Summary: Researchers at George Mason University have been awarded over $1 million to develop a urine-based Lyme disease test that provides earlier and more accurate results compared to current methods.


  1. The new urine test developed by Mason researchers detects Lyme disease-causing bacteria (Borrelia species).
  2. The study includes the pilot of a collapsible urine collection cup that can be mailed to a lab, facilitating easier sample collection and diagnosis through telehealth, which enhances patient privacy and convenience.
  3. This advancement in Lyme disease testing aims to determine earlier treatments, potentially preventing the long-term debilitating effects of the disease.

George Mason University researchers have received a $1,176,645 grant in federal funding from the U.S. Department of the Army to revolutionize Lyme disease detection and diagnosis with urine testing. The College of Science and College of Public Health aim to harness the many advantages of urine testing over other methods and increase mainstream adoption.  

“We have developed a urine test for Lyme disease that detects the bacteria (Borrelia species) that causes Lyme disease, making it a direct test to confirm an infection soon after the tick bite. This leads to earlier treatment when necessary and could prevent the long-term debilitating effects of the disease,” says Alessandra Luchini, systems biology professor in the College of Science and Mason’s principal investigator. 

Improving Lyme Disease Testing

The current standard of care test for potential Lyme disease is an antibody blood test that measures the immune system response to the bacteria that cause Lyme disease. In contrast, the Mason test detects molecules derived from the bacteria themselves, which have the advantage of high specificity (accuracy) and early detection. The Mason test matches the exact amino acid sequences (the building blocks of the bacterial molecules) that are found only in Borrelia and not in other organisms. For example, one of the proteins the Mason scientists studied is part of the Borrelia flagellum, which allows the bacterium to move around the body.

Urine Testing for Lyme Disease

In Mason’s clinical research trials, urine tests had a 90% true positive rate (sensitivity) and close to 100% specificity (true negative rate). Researchers will use banked samples from cross-sectional and longitudinal studies of acute Lyme patients from the Lyme Disease Biobank and banked specimens from Johns Hopkins University, respectively, who are recognized leader in clinical Lyme disease research.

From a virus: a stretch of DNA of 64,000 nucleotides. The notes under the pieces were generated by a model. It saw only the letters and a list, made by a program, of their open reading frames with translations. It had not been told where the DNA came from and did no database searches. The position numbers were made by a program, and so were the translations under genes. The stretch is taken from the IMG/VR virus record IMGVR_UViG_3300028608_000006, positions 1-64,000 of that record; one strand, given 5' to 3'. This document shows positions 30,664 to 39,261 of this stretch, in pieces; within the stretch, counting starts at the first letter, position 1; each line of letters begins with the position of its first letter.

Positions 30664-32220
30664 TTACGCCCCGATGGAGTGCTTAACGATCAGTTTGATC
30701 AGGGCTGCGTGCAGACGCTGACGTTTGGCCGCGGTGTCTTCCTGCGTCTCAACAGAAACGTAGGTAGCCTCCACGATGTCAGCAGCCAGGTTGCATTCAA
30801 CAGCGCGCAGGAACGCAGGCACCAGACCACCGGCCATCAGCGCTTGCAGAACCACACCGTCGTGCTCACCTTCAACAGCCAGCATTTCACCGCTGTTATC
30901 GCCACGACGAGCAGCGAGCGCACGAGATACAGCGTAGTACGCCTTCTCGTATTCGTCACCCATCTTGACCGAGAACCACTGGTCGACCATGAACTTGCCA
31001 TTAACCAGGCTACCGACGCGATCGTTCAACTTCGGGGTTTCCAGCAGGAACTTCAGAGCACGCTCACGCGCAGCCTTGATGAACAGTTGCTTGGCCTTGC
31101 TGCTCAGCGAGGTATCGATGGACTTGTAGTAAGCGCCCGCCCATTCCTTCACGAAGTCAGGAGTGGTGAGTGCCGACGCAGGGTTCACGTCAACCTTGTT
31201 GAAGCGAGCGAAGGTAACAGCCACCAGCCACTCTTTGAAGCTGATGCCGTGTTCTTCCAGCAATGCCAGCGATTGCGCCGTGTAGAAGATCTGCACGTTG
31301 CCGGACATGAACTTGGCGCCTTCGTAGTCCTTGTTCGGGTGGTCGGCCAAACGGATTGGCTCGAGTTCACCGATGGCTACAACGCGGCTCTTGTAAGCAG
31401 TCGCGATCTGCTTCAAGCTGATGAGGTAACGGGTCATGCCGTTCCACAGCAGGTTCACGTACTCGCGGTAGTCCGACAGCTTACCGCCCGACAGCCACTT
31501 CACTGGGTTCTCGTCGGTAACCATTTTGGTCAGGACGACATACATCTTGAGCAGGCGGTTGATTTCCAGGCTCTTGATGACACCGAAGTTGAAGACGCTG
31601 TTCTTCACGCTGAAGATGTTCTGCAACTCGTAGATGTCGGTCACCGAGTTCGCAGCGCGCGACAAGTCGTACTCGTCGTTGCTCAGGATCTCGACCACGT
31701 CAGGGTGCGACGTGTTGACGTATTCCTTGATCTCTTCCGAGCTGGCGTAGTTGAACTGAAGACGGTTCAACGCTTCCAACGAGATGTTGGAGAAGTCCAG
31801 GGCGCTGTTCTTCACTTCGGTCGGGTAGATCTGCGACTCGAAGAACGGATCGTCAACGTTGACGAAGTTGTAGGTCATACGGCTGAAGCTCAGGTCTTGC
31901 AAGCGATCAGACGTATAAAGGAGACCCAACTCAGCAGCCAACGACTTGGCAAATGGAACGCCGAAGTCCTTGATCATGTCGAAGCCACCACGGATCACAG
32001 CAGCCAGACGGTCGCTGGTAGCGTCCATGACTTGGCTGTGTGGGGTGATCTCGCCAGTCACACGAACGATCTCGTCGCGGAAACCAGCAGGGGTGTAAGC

Utilizing her 15 years of Lyme disease bacteria (Borrelia) research, Ashley Groshong, PhD, unit chief of the Bacterial Physiology and Metabolism Section of the National Institute of Allergy and Infectious Diseases, a part of the National Institutes of Health, is collaborating on the project by evaluating the suitability of diagnostic indicators based on bacterial physiology.  

Additionally, the Mason study will pilot a collapsible urine collection cup shipped to a lab through the mail, making collection and diagnosis easier for more people to access through telehealth. 

“A urine cup will offer a private, comfortable and convenient way to collect the sample at home without compromising the accuracy of the lab test,” says Lance Liotta, professor in the College of Science, co-director of Mason’s Center for Applied Proteomics and Molecular Medicine, and co-investigator on the study. “Shipped in a semi-dry state that will preserve target proteins and protects again specimen degradation, this approach will improve specificity which has been a weakness of previous testing approaches.” 

Lyme Disease in the U.S. 

Lyme disease is the most common animal-to-human transmitted disease in the United States with approximately 476,000 people diagnosed and treated each year—and it is on the rise. If not treated quickly and properly, those bitten can suffer from prolonged symptoms (called Post-Treatment Lyme Disease Syndrome), such as concentration and memory issues, dizziness, fatigue, body aches, depression, and difficulty sleeping. 

“This is a significant collaboration to advance diagnostics for Lyme disease. In my capacity as an epidemiologist, I am thrilled to work with Drs. Luchini, Liotta, and Espina, and Dr. Krall in her capacity as a biostatistician. This study will have a major impact on the timely diagnosis of Lyme,” says Melissa J. Perry, dean of the College of Public Health and co-investigator of the study. 

This three-year study will take place in the same Mason CAP/CLIA Clinical Proteomics Laboratory that implemented the innovative saliva COVID test. The lab is run by Virginia Espina, who is a collaborator on the grant.  

This work will be supported by The Assistant Secretary of Defense for Health Affairs through the Tick-Borne Disease Research Program, endorsed by the Department of Defense. Opinions, interpretations, conclusions and recommendations are those of the author and are not necessarily endorsed by the Department of Defense.